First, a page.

By creating this new reality, you’re really telling yourself that your feelings are important. All of them. You don’t restrict your new reality by suppressing and censoring your feelings. Instead, you open yourself up to a satisfying life because you allow AND, the most powerful word, to guide you toward new and rewarding experiences.

And you believe you deserve it.


When that little hint of hope appears on the horizon and you start to wonder how to make widowhood more bearable, use the word “and” instead of “or” to propel your life forward in ways you could never imagine.

It’s far too easy to get stuck in a loop of despair and misery while learning how to live as a widow. It’s HARD WORK to grieve, deal with changes, accept your new reality and move forward.

Hard, but not impossible.

Instead of limiting yourself to unreasonable ideas about how to live, remember that you’re human and the human experience demands you feel everything. You get to run the gamut of emotions and that includes the happy, positive emotions, too.

If you’ve been living by a set of EITHER/OR standards, it’s time to get out of that funk. It puts way too much pressure on you to live by impossible rules.

Start using the word AND instead. It’s the most powerful word you can use to give yourself permission to be the human, ever-changing, adaptable person you are.

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  1. Thankyou.
    That explains why some days I feel like I’m stuck in a rut AND other days I’m putting one foot in front of the other.

  2. Yes!!! I have left “AND” out of my life! Thank you for another informative article.
    I depend on your words of wisdom so much and it helps me each day.

  3. This post spoke so clearly to me! My current life is living in the “before” and trying to figure out what “after” looks like. Who am I now that my husband has passed and it is no longer “us?” Such a painful reality, but it’s where I am. Thank you for speaking words into my feelings.

  4. I just started my journey after losing my husband of 40 years to a motorcycle accident in July, 2020. Also lost my comfort dog of 13, in September 2020. Life as I knew it is gone. I have some days that are very happy AND I have days that I’m talking to him in tears. I started going through his clothes, put them on the bed then put them back. After reading this site, I donated his shoes today to Soles for Souls. It’s a start, hard AND I felt good about it.

    1. Denise, you’re an inspiration to others dealing with devastation and learning how to move forward. This is HARD WORK but you’re already recognizing that it takes small steps and the ability to feel ALL the feelings to handle another day. Keep on keeping on 👊 ❤.

  5. I love this website. It follows what my wife and I had discussed long before she passed. It has been about 12 weeks since she has been gone and it has been intense and hard. I am mostly alone and working from home. But if she were to some in the door tonight and see how I am moving on, would she be happy or angry? I made a solemn promise to her that I would enjoy the rest of my life. That doesn’t mean having another wife (although I am open to that, not now though).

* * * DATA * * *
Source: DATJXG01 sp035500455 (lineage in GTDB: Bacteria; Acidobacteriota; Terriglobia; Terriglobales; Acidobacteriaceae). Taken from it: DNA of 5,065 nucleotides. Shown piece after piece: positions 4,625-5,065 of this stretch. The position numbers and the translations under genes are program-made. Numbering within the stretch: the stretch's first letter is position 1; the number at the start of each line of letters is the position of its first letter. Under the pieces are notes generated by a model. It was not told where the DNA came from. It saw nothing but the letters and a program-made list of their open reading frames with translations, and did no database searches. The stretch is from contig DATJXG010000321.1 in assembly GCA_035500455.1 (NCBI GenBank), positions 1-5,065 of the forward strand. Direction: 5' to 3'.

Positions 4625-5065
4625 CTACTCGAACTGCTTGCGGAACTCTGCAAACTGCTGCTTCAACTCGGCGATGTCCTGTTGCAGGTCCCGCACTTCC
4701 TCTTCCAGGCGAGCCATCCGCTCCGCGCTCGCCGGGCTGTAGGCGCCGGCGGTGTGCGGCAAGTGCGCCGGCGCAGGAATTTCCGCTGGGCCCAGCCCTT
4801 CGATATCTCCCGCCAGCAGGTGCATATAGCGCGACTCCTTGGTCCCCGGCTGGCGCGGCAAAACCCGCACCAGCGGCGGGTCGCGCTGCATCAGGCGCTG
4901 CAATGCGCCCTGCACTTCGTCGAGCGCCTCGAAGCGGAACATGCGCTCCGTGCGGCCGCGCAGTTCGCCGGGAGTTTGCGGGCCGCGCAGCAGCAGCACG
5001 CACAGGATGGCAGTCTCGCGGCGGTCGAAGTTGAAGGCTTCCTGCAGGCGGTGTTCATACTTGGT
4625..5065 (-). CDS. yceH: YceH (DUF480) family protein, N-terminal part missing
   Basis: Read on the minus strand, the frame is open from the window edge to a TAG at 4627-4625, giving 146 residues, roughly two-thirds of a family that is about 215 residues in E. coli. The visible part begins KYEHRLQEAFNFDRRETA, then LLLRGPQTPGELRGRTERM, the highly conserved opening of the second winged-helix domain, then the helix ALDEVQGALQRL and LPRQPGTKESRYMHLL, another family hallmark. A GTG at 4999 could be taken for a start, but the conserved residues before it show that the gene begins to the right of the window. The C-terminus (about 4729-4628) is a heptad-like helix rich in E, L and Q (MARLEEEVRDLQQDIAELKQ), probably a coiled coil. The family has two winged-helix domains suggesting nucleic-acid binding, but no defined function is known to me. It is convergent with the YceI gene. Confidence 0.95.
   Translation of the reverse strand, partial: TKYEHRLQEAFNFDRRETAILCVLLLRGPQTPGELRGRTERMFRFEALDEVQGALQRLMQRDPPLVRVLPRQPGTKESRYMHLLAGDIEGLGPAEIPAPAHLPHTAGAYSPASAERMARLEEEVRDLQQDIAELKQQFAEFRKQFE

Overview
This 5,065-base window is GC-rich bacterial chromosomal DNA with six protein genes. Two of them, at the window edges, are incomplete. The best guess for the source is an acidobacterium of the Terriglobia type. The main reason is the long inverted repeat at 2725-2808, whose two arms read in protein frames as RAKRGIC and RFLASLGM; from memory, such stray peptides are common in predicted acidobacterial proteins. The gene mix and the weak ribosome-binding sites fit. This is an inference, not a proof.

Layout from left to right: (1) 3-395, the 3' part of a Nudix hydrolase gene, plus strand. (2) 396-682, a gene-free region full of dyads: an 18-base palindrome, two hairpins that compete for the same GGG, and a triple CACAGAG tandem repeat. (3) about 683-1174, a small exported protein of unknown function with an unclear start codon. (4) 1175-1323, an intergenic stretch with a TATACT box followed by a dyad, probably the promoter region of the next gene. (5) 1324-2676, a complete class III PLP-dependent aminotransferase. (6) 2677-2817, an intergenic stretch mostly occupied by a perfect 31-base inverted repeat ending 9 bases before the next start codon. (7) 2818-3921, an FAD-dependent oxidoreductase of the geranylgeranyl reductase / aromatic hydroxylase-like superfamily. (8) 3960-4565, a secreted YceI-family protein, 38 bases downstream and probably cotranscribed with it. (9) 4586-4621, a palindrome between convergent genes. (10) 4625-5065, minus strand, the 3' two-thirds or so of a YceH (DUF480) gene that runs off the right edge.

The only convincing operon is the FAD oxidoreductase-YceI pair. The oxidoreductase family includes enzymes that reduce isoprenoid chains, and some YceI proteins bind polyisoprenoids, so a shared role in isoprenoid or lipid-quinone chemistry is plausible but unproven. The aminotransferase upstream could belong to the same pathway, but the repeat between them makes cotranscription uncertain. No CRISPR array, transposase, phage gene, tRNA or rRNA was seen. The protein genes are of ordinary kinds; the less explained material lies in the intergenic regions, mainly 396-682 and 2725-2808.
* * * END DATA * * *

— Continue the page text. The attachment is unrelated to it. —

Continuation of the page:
How else can I live without making my wife happy if she was here. We have been together 27 years. She had cystic fibrosis, and she was in the hospital every year for at least 3-4 weeks. Sometimes we were not sure that she would live out the year with all the complications. So we lived for the moment for 27 years, and that has made all the difference. She had a double lung transplant in 2014, liver resection in 2017, and bile duct cancer came back and took her down. I am still devastated, but i have hope in the promises I have made to her. I refuse to let grief get in the way of our 27 years of happiness. And your website is one of the very very few that follow our ideas to conquer grief. Life is short, I am a great guy and have a lot to give. I ‘choose’ not to let grief take over our wonderful time together. Thank you so much for this site. i only ask that you mention that it is also for male widowers. Males might just turn away based on the ‘female type’ theme. We males are fragile inside also, and could use some great help your site offers.


    1. Hi Kevin, thanks for reading and responding. I think your wife would be proud of your outlook and happy that you’re following her lead to make the most of each day. Grief is HARD WORK but we honor those we’ve lost by living this short, precious life in the best way we know how. And it sounds like you’re doing just that. Thanks for the important reminder ❤.